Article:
It's coming up to confession time for those NZX-listed companies with June 30 balance dates and, if recent business confidence surveys are any guide, they could be forgiven for being circumspect about their prospects.
The NZIER's latest quarterly survey of business opinion - released this week - showed a net 16 per cent of respondents reported lower earnings in the three months to June, down from a net 7 per cent in the prior quarter.
A net 12 per cent expected to report lower earnings in the September quarter, signalling a shift in perceived earnings momentum.
"The net measure does suggest some weakness in corporate earnings for the upcoming reporting season," said NZIER principal economist Christina Leung.
The survey came on the heels of ANZ's business confidence survey for June, which pointed to a further slowdown in the economy.
But the increasingly gloomy economic commentary has had no bearing whatsoever on the sharemarket, which this week hit another record - reaching 9053.59 on the NZX50.
In fact, during the June quarter - as businesses were supposedly taking a glass-half-empty view of the world - the NZX50 index rallied by a staggering 7.5 per cent.
Why? Josh Wilson, senior portfolio manager at NZ Funds, said the answer could be that the companies with the big weightings on the index tend not to have high exposure to the domestic market - companies like a2 Milk and Fisher and Paykel Healthcare, for example.
Then there is the influence of the high dividend yield power companies - Meridian, Genesis, Mercury and TrustPower - which enjoy support as proxies for bonds in times of low interest rates and whose earnings tend to be influenced more by the weather than by business confidence.
But Wilson said the way in which companies cope with increased costs identified in the latest NZIER survey will be key. "It will be interesting to see, when they report, those cost pressures and how they have started to impact on earnings," he said.
Hg's second foray
Private equity giant HgCapital normally confines its activities to Europe, but this week's deal to buy a majority holding in Orion Health's Rhapsody business, and to invest in Orion's Population Health, will be its second foray into New Zealand's technology sector.
Based in London and Munich, HgCapital has funds under management of about £10 billion ($19.5b), serving some of the world's leading institutional and private investors.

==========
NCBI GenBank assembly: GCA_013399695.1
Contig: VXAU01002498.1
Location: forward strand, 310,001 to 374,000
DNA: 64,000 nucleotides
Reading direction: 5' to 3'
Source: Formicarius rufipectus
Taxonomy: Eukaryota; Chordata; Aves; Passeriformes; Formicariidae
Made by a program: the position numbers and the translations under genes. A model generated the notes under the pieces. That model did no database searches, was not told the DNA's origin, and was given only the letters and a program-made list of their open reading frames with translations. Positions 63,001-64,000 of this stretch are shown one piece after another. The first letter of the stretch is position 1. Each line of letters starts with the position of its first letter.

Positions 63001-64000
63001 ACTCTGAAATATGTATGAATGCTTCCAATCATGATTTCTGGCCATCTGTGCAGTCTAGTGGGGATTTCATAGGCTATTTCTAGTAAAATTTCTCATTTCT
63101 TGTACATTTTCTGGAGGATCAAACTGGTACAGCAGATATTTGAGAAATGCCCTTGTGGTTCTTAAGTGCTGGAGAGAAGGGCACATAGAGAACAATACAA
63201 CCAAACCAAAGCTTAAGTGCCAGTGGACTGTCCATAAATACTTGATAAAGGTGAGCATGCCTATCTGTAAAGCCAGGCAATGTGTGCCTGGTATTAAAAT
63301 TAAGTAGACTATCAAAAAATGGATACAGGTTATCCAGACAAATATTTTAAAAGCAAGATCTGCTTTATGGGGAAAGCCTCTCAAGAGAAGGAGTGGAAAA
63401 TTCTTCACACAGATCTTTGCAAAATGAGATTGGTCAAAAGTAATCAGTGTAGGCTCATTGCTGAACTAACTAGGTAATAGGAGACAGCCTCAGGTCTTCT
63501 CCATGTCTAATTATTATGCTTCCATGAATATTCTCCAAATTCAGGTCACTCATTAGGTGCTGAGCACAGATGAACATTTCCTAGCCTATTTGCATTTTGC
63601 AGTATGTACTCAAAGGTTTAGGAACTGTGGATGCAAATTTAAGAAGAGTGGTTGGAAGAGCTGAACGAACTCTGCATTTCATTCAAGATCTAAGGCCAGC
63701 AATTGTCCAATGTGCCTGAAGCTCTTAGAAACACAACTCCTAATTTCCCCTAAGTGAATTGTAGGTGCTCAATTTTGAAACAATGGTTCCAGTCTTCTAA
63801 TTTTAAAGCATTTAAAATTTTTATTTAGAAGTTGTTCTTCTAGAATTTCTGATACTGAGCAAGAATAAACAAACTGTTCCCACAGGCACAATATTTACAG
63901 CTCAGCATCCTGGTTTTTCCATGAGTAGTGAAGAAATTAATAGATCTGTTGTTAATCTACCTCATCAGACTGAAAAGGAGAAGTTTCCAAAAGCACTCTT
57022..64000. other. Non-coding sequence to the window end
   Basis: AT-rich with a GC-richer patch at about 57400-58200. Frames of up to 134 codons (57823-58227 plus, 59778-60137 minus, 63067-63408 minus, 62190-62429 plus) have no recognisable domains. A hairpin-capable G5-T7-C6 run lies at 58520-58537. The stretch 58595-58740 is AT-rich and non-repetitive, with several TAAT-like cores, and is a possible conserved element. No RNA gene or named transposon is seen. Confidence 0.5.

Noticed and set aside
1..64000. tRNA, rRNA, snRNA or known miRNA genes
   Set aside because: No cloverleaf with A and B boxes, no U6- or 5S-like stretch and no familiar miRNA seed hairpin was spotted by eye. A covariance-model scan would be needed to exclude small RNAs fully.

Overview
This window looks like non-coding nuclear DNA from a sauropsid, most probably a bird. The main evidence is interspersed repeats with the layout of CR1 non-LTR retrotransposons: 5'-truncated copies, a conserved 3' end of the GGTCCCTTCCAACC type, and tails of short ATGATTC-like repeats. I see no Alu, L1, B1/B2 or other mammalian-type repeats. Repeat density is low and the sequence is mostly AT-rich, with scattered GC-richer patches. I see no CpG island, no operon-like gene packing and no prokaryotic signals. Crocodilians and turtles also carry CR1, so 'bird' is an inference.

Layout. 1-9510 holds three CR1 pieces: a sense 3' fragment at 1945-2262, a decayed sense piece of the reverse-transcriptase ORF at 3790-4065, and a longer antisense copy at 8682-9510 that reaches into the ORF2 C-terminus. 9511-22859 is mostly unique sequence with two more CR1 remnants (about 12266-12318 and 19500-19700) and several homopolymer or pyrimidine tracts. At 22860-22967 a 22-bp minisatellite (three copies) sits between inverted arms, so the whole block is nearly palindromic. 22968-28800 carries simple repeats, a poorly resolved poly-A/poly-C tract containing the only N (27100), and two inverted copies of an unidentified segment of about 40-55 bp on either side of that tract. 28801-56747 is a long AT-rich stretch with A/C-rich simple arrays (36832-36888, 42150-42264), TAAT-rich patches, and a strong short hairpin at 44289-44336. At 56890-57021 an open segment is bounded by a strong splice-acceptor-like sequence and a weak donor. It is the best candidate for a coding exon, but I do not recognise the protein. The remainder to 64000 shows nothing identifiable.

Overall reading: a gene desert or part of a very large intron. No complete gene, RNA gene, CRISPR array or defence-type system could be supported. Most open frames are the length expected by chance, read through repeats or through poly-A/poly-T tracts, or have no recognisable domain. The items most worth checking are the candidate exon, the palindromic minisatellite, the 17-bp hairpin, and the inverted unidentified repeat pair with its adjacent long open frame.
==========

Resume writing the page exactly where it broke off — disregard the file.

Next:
HgCapital was previously owned by Merrill Lynch before its partners and employees bought the company in 2000. It has a stake in the Kiwi utilities software specialist Gentrack and the HgCapital senior partner and head of its technology team, Nic Humpheys, is on the Gentrack board.
Mark Devcich, head of research and portfolio manager at Pie Funds, said HgCapital had been helpful in finding acquisitions - four in total - for Gentrack in Europe.
"With Rhapsody and Population Health, I can imagine they will likely make similar bolt-on acquisitions to get the company to sufficient scale for an eventual exit," Devcich said.
Orion Health went public in late 2014, attracting a $915 million valuation in the initial public offering which sold shares at $5.70 apiece.
In May, Orion said its operating revenue of $170 million was at the bottom end of its revised guidance range of $170-$173m due to the timing of a major contract near the year's end.
While there was a slight increase in its 2018 operating loss to $40.4m, the second half was the lowest half-yearly operating loss in four years at $15.4m, it said.
The stock closed yesterday at $1.12.
Shares of Christchurch-based Ebos hit a record of $20.80 this week before coming off the a boil a little, ending yesterday's session at $20.70.
The company earned an upgrade from Morningstar analyst Chris Kallos after the pharmaceutical and animal health products business unexpectedly won a distribution deal from Australia's Chemist Warehouse.
Kallos said he raised Ebos' fair value estimate to $20 a share, up from $19 a share previously, following "the surprise move" by Chemist Warehouse to switch suppliers from Sigma Healthcare, effective July 1, 2019.
Ebos said its deal with Chemist Warehouse could bring in A$1b of revenue in the first year. Ebos transformed itself in 2013 with the purchase of Australian pharmaceutical wholesaler and distributor Symbion.